The Catholic Education Network (CEnet) has streamlined its application access, improving teacher and student productivity with real-time identity lifecycle management across 30 systems.

Founded in 2007, the organisation provides comprehensive information management systems, applications, and processes to 770 diocesan schools across New South Wales, Queensland, Australian Capital Territory and Tasmania. Its user base consists of more than 300,000 K-12 students and 30,000 teachers and staff members.

Among the challenges it faces across 16 Catholic dioceses, it says its core drivers are to answer equity challenges between metropolitan and regional schools, enable anywhere anytime access to educational services, and improve learning outcomes for students and teachers by providing an environment underpinned by collaboration and sharing.

CEnet realized it needed standardised integration to improve agility and provide seamless application access to its large user base, and opted for a solution from Boomi that will address learning management, web-based collaboration, finance management and student information systems.

According to Joshua Kofod, Integration Specialist at CEnet, the unified Boomi platform greatly simplified integrations which resulted in rapidly accelerated development times while also dramatically reducing the number of issues experienced across its vast network.

Joshua Kofod

“Boomi has really helped us minimise the ‘integration hairball’ and point-to-point connections we used to deal with,” Kofod said. “We’re now developing integrations faster with Boomi, especially in areas where we didn’t have skill sets before.”

Previously, CEnet was forced to wrangle with a range of integration tools and techniques that lacked the flexibility and stability needed across such a large and complex IT environment.

One particular pain point was integrations between a Compass student information system (SIS) that used a legacy identity & access management architecture. A team of IT specialists had to manage errors, data anomalies, and extensive troubleshooting in order to support students and teachers access the learning applications they needed.

After evaluating options, CEnet selected Boomi for its cloud-native integration with multi-tenancy that could support member dioceses while also providing rapid, low-code integration to reduce reliance on specialised skills.

One of the interesting features of the program, according to Ian Gregory, Lead Enterprise Architect at CEnet is that CEnet devised a novel use case in which Boomi serves as an identity management platform, allowing the organiation to manage the full identity lifecycle for students and staff and assign each identity with a unique and persistent identifier.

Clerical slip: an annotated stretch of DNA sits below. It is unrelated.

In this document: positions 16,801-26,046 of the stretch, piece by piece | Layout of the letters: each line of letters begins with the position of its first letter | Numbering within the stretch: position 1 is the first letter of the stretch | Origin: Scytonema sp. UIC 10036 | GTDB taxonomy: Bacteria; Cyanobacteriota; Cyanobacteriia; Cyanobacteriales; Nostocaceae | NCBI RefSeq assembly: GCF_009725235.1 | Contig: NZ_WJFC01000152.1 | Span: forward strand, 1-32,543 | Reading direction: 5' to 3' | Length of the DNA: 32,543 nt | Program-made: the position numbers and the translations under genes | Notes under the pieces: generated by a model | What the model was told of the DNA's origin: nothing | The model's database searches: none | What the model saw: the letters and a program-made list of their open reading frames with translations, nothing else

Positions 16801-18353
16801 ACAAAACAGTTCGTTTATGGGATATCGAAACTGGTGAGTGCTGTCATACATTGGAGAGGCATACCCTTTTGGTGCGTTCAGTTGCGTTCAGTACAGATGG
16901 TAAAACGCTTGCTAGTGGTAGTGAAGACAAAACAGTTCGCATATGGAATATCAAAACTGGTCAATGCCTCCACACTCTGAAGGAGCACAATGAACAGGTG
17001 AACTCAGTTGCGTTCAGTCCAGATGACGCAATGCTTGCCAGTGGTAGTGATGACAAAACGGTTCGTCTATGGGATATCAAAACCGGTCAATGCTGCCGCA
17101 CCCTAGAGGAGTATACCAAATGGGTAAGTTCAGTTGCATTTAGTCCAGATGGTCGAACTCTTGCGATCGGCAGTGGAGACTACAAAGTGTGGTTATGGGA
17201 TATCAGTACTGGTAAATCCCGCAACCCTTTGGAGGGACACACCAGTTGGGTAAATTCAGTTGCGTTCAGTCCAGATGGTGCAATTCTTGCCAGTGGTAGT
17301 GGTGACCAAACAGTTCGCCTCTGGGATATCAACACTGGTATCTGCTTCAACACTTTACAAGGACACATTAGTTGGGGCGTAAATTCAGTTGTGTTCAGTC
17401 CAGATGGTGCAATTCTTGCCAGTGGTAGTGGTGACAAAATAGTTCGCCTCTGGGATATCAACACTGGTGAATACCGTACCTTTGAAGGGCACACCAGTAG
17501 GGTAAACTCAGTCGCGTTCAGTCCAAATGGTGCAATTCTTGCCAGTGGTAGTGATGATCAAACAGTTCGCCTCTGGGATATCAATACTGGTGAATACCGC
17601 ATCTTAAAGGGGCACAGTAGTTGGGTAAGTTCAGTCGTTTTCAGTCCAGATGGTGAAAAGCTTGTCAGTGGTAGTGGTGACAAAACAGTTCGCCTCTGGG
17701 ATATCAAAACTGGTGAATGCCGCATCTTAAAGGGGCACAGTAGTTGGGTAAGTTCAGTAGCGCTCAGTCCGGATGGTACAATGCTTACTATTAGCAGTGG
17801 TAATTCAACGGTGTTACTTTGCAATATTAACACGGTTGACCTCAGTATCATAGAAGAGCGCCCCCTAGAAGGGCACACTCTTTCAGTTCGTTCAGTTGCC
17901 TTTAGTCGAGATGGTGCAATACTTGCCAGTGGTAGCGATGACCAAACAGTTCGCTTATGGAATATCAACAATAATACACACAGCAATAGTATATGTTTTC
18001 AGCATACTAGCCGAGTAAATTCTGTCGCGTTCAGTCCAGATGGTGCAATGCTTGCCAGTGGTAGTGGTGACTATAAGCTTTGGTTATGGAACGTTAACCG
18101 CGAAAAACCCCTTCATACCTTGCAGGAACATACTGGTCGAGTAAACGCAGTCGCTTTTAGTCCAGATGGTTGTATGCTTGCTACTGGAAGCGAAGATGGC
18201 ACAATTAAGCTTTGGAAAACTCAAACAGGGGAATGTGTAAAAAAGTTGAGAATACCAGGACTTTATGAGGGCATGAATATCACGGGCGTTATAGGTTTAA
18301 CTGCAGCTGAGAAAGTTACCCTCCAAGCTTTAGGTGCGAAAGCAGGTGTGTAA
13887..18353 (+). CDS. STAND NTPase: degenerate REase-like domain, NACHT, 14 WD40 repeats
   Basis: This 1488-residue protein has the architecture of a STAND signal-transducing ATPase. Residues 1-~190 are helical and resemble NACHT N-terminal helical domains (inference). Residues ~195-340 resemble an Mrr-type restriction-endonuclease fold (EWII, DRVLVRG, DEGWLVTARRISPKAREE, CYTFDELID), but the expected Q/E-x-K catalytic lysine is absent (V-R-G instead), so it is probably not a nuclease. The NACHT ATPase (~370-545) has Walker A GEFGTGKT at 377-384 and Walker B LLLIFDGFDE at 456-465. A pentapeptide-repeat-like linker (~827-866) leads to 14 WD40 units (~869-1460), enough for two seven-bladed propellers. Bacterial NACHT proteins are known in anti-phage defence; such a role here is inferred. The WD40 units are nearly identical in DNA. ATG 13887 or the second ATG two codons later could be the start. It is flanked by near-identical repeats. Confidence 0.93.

He said although not a typical use case for Boomi, using the platform to provide identity access management had vastly reduced complexity and errors as it offers students and staff single sign-on application access.

“What our team has achieved using Boomi for end-to-end identity lifecycle integration is nothing short of remarkable,” Gregory said. “We now have seamless, event-driven, real-time identity lifecycle management across 30 systems – one that is visible to our members, and enables local remediation of issues. Its biggest test was the student rollover period where 300,000 identities were processed ready for the first day of term.

The solution, he said worked like a charm, “Not skipping a single beat despite the spike.”

Nicholas Lambrou, Managing Director Australia and New Zealand at Boomi, said CEnet’s innovative use of the platform ensured teachers and students across Australia could access the applications they needed whenever and wherever it suited them most.

“CEnet is pivotal in the education of more than 300,000 Australian students. They’re the engine that keeps these learners connected, which has been particularly critical during school closures,” Lambrou said. “By ensuring timely, seamless, and reliable access to information, CEnet is improving learning outcomes for students and teachers – whether they’re in the inner-city or in regional Australia.”

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